” …For example, if you can’t criticise Hugo Boss at the GQ awards because they own the event, do you think it is significant that energy companies donate to the Tory party? Will that affect government policy? Will the relationships that “politician of the year” Boris Johnson has with City bankers – he took many more meetings with them than public servants in his first term as mayor – influence the way he runs our capital?

Is it any wonder that Amazon, Vodafone and Starbucks avoid paying tax when they enjoy such cosy relationships with members of our government?

Ought we be concerned that our rights to protest are being continually eroded under the guise of enhancing our safety? Is there a relationship between proposed fracking in the UK, new laws that prohibit protest and the relationships between energy companies and our government?

I don’t know. I do have some good principles picked up that night that are generally applicable: the glamour and the glitz isn’t real, the party isn’t real, you have a much better time mucking around trying to make your mates laugh. I suppose that’s obvious. We all know it, we already know all the important stuff, like: don’t trust politicians, don’t trust big business and don’t trust the media. Trust your own heart and each another. When you take a breath and look away from the spectacle it’s amazing how absurd it seems when you look back.”

This may well be heartfelt but the essence of Brand’s words seem to me to be passive – a plea not to trust politicians, big companies and the media: heartfelt but inactive; a plea to do nothing – to be mournful, sad about the exploits of others but certainly no call to action. It is a call to inaction.

Maybe he is too busy to use his fame for good causes; maybe Russell Brand is more interested in having a few laughs with his mates. But, if someone as intelligent and thoughtful as Brand can’t rouse himself to do anything, to get involved somehow, what do we expect from the rest of the 91% (or even most of the 9% who, while involved, are certainly not out there campaigning or even showing annoyance or being pro-active)?

Finding the Catalyst for Action

When many don’t even vote or even consider it necessary, we know that democracy is not in a good state. But, voting is a passive demonstration even if critical to a democracy.

Most do not enter into a debate on issues outside their very close domain – sport and the weather seem the height of discussion in this country. Or, many get high on celebrity – X Factor or Big Brother. Former News of the World readers now tweet obscenities or attack feminists. So, issues like secrecy or tax havens (important to some) somehow seem trivial when prices are rising above the rate of wages and when good, full-time jobs are hard to obtain, when the trivial becomes all-important.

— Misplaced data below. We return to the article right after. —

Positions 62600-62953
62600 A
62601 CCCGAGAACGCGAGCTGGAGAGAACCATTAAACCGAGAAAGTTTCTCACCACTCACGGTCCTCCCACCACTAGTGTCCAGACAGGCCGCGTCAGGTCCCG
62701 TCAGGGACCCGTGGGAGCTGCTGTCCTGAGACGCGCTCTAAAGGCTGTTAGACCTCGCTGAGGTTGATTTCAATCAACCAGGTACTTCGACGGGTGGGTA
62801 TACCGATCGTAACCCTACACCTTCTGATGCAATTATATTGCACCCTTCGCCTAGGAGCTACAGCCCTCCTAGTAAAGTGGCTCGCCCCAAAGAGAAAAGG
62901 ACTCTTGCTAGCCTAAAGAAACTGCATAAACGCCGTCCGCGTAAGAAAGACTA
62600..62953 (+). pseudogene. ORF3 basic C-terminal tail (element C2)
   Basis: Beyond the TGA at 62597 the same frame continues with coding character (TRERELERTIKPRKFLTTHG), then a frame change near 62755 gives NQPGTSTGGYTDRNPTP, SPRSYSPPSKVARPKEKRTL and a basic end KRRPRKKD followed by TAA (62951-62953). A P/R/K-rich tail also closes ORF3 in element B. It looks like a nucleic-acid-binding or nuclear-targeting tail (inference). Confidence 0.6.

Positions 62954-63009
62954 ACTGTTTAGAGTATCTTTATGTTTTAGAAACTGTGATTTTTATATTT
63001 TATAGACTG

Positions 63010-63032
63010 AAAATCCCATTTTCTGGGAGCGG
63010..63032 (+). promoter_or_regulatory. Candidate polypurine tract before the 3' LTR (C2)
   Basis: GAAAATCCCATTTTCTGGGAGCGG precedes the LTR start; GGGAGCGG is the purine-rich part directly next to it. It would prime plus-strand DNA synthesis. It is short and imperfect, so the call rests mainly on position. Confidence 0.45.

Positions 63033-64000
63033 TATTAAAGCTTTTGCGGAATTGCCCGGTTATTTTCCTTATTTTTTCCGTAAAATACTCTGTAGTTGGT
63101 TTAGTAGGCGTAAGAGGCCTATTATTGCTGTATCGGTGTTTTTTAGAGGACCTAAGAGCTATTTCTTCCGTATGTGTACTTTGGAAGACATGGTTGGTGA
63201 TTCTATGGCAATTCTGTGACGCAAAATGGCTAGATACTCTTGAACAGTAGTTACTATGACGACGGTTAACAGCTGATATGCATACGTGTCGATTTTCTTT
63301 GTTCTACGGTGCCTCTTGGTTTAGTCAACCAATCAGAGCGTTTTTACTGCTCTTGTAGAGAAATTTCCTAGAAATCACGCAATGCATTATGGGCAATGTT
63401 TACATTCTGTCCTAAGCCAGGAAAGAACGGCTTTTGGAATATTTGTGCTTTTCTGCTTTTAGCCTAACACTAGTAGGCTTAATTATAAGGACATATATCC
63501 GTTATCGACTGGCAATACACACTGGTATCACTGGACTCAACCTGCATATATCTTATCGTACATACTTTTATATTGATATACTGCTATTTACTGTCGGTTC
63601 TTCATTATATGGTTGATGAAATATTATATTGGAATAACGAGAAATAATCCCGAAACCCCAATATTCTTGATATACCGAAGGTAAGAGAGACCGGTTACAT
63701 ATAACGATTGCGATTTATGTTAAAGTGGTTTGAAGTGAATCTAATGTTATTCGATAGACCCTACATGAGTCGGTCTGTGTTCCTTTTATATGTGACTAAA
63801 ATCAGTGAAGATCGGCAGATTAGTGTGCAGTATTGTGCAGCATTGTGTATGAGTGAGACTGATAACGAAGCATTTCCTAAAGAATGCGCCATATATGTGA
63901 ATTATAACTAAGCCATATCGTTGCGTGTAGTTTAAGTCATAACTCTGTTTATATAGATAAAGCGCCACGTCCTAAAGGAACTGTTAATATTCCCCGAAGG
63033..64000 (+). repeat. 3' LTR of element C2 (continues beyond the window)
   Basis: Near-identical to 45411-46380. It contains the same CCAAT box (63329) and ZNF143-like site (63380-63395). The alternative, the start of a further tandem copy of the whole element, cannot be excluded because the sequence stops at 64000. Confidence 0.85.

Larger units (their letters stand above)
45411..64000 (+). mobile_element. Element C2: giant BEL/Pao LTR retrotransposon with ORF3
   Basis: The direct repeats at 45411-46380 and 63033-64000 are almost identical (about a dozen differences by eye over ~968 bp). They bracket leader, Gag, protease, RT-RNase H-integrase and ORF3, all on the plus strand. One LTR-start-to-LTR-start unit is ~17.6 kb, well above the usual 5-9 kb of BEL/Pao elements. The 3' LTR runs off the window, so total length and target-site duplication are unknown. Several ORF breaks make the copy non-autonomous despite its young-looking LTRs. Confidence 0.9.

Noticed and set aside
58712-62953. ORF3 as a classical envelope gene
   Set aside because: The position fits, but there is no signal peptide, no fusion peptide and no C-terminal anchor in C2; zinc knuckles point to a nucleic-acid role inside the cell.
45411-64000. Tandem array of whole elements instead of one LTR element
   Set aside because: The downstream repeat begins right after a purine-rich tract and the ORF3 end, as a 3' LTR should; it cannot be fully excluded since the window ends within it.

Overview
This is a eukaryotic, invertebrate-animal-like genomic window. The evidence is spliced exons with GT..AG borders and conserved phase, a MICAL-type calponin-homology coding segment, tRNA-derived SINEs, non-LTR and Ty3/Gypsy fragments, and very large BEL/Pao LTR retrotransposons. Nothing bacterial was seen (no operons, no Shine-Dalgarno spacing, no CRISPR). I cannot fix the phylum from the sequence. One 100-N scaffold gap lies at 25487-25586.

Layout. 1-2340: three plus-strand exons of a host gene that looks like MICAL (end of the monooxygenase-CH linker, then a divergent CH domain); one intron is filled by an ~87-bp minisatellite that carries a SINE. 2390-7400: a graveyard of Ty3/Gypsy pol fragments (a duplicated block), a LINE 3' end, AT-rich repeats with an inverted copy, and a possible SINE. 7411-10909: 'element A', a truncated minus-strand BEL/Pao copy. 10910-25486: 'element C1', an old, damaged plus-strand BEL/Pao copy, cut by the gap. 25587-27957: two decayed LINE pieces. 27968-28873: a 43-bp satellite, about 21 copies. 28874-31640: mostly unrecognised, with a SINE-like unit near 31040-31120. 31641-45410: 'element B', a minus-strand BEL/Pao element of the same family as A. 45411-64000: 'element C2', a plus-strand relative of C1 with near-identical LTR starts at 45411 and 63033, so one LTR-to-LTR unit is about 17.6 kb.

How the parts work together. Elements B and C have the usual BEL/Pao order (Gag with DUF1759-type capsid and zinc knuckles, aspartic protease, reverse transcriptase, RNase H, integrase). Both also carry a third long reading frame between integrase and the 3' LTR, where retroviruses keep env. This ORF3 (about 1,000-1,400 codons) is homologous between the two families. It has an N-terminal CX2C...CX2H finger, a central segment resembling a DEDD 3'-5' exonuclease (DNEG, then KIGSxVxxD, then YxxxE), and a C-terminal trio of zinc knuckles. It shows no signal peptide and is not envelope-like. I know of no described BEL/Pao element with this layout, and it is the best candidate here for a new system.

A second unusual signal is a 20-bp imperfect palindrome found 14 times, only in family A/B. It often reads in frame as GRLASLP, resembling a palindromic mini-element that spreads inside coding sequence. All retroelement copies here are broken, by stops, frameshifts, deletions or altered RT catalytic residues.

Maybe there is a catalyst out there that will encourage more to raise the temperature of debate and even to join in an active capacity. I have seen it at work. Organisations like Global Witness (where I was fortunate enough to work for close on five years) are full of young, impassioned, intelligent people who work hard to make real change happen. Whenever a job vacancy was advertised, there were often hundreds of applicants – from top quality people itching to get involved. There is a strong undercurrent of capability in the UK (and elsewhere) of well-educated, strong-willed people that want to pro-actively work for a better future, who are not complacent and not reliant on others.

Maybe we need to get them to talk more about what they do – not just to governments and politicians (who, in the short-term, are the change agents) but to young people in schools and universities – who are so focused on jobs and wealth (which is fine) but who may also want to ensure that society is properly balanced. This balance is not away from wealth creation (which will remain a fundamental underpinning of our society) but towards wealth creation that we all feel good about and where we do understand that money is not the only thing: wealth being quality not just quantity.

Maybe Russell Brand could get involved in this way – using his enormous power of communication to pro-actively make people want to get involved. From an inactive mournfulness to pro-active catalyst – a re-branding that makes sense.

The G8 at Enniskillen – No Hospitality to Tax Dodgers

Spendthrifts and tax dodgers

Six years on from the bank-induced recession, governments in the G8 are in Enniskillen, Northern Ireland to consider problems that they have failed to solve since the invention of taxation. While not as old as Enniskillen’s oldest building, built by Hugh “the hospitable” Maguire (who died in 1428), it is high time serious politicians acted.

Large sovereign deficits (spendthrifts pre-2007 and financial system saviours post-2007) and the inability of Finance Ministers to take more tax from their citizens has caused some nations to focus their attention after hundreds of years on the anomalies of the corporate tax system. This system enables companies (tax dodgers) to shift their tax burden offshore – away from where they make their money – through transfer prices, royalties and the like to places where the tax burden shrinks to almost nothing.

Margaret Hodge (the chair of the UK Parliament’s Public Accounts Committee – PAC) has pursued a fierce campaign against large companies that have, in her view, not paid their due corporate taxes in the UK.

The HMRC (the UK’s tax collectors) have, for many years, decided to be “pragmatic” and reach deals with those same companies on the basis that tax law is insufficient to compel the larger companies to pay reasonable rates of taxation – and the companies have more and better (and better paid) tax lawyers and accountants than the HMRC could dream of.

The PAC has not accused companies of illegality but has stated often that they should pay tax where they earn profits and has cast doubt on the companies’ honesty and morality. Google claims its sales take place in low tax / tax haven Ireland despite the reality of closing the deals in England – as the PAC has claimed and has brought forth witnesses who have testified to this.